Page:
Mongolia is a country of long, rolling steppes, with a population density of only two people per square kilometre, well-suited to the traditional occupation of herding animals. Even today, while the capital, Ulaanbaatar, is a large, reasonably modern city, 40% of the country’s population still live as nomadic herders, raising six animals which all give both milk and meat: cows, sheep, goats, yaks, horses and camels.
“I came to a conclusion that was pretty obvious. There are about a billion litres of milk laying around the [Mongolian] countryside, for which there is no market,” explained Michael Morrow, the American-born Cheeseman of Mongolia. Cheese making would create an income stream for herding families. It would also diversify and increase Mongolia’s exports, while helping the country to move up the value chain. Through the Mongolian Artisan Cheese Makers Union (MACU), founded in 2015, Michael hopes to establish 100 cheese plants, in rural, herding communities, teaching local people to produce 2,000 tonnes of cheese per year.
Michael Morrow, the American-born Cheeseman of Mongolia.
Michael has lived four lifetimes, first as a war correspondent in the Vietnam War, then as a businessman in Hong Kong and subsequently in China, and now as Mongolia’s Cheeseman. Starting with his work as a correspondent in the Vietnam War in 1966, Michael says he has spent his entire adult life in Asia. Eventually, he found himself based out of Hong Kong, running a technology company. When he decided to leave the company, around 2012, they asked him if he would be willing to take over the only non-performing investment he had made as director, the company’s subsidiary in Ulaanbaatar. Michael had been to Ulaanbaatar several times, over the years, and by 2014, he found himself running his own small company there.
Michael made a friend in Mongolia, named Tumurkhuyag, who was on the brink of bankruptcy. He had borrowed $15,000 from a bank, in the 1990s, to start a small cheese company, and suddenly discovered he owed $60,000. Tumurkhuyag had originally taken the loan from a bank which collapsed; now, nearly two decades later, the state bank had contacted him to say that they had bought up the assets of the defunct bank, and that Tumurkhuyag’s debt was now owed to them, including about 20 years of interest payments.
Michael was so outraged that an honest person could be caught in such an odd mess of bureaucracy, that he became involved. He negotiated with the bank, saying that if they would forgo the interest payments, he would repay the $15,000 principal. In the end, Michael found himself a partner in a very small Mongolian cheese company, an industry he knew nothing about.
Tumurkhuyag showed how to make a good quality cheese without the need for a major plant.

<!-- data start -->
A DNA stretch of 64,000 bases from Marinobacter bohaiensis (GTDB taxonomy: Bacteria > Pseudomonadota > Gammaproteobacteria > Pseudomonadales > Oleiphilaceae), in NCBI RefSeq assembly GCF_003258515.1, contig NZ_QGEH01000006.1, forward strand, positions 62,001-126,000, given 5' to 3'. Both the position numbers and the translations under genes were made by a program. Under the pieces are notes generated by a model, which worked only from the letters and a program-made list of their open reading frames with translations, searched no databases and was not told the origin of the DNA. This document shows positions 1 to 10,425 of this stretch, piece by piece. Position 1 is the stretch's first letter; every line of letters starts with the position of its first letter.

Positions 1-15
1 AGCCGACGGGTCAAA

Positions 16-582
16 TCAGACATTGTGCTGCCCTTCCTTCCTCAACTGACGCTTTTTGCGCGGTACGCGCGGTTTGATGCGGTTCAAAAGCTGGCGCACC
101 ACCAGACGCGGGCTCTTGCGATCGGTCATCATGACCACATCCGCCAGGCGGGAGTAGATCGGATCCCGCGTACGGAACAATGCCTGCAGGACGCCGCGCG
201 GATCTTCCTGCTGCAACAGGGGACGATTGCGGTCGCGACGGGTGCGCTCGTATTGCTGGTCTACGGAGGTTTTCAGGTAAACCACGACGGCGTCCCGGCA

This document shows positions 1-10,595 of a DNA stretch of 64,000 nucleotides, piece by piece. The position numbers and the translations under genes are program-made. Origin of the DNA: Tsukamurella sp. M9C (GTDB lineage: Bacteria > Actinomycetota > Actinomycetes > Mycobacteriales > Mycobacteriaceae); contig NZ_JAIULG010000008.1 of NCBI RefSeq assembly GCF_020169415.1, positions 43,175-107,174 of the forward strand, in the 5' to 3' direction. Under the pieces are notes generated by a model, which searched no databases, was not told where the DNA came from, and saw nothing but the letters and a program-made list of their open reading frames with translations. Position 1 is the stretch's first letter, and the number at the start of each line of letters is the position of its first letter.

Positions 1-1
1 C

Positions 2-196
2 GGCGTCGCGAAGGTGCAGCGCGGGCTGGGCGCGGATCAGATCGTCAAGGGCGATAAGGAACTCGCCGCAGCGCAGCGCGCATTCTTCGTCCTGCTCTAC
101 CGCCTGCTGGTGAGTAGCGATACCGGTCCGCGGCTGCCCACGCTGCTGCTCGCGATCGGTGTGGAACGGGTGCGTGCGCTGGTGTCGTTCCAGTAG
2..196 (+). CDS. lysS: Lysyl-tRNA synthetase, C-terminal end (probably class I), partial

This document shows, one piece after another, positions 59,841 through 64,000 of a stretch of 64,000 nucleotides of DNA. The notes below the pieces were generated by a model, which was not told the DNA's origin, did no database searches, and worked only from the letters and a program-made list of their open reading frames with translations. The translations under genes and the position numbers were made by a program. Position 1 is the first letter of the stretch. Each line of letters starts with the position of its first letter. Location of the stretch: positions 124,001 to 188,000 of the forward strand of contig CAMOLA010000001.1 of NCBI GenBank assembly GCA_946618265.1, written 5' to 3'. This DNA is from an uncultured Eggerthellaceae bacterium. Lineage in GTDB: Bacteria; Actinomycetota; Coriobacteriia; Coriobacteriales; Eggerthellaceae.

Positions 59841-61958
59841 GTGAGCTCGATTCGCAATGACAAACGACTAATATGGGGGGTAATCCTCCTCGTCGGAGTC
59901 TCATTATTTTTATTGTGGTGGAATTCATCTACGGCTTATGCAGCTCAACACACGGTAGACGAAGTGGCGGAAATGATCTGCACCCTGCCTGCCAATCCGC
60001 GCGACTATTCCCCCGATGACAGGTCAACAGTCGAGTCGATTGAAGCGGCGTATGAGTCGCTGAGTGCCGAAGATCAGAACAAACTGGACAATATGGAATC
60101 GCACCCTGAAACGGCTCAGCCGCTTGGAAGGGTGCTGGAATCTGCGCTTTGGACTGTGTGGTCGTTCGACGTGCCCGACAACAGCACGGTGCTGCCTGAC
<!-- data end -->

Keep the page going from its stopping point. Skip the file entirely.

The “company” was a single building with a few vats and processing machines, out in the countryside, 80 kilometres from Ulaanbaatar, where there was no market or distribution for the cheese they produced. “It was a place that was hard to find and hard to live,” remembered Michael. The remoteness of the location and the harshness of the life, in a country where winter temperatures regularly drop to -40 Celsius made Michael respect the hard work Tumurkhuyag had already invested in the company. When he sampled the cheese, Michael was impressed with how good it was, giving him hope that maybe the company could be expanded into something more profitable. “He made a good quality cheese and showed me that you could do that without a big factory,” said Michael.
Cheese making as compensation
How Tumurkhuyag learned cheese making and how the art came to Mongolia in the first place relates to the Przewalski's horse which dates back to Genghis Khan. The Mongolians call the horse takhi, a name of reverence, meaning “spirit.” As the only breed of horse that has never been broken, Smithsonian magazine calls the Przewalski's horse the last truly wild horse left on Earth.
The Przewalski’s horse has played an unlikely role in the emergence of Mongolian cheese making (Image: Claudia Feh, CC-BY-SA 4.0).
The Przewalski’s horses nearly died out. European zoologists tried to conserve the animals, breeding them on preserves in various countries. At one point, there were as few as 12 breeding stock left. By the 1990s, however, the breed had made a comeback, reaching close to 1,000 animals, protected in multiple countries, on more than one continent. At that point, the decision was taken to reintroduce the horses into the wild. Mongolia had just transitioned from being a Soviet satellite to a democracy, keen on cooperating with the West. In 1993, the Mongolian government created Hustai National Park, about 80 km from Ulaanbaatar, as a Specially Protected Area for the reintroduction project of the Przewalski's horse. The Dutch government was instrumental in helping to support the establishment of the park and over time has underwritten a number of its ecological initiatives.
Tumurkhuyag had been a hunter in the area as a young man, before becoming trained as an accountant. He knew the wildlife in the area and was given a job with the park, helping to establish its boundaries. In addition to the Przewalski's horse, other protected species would find refuge there, including deer and elk.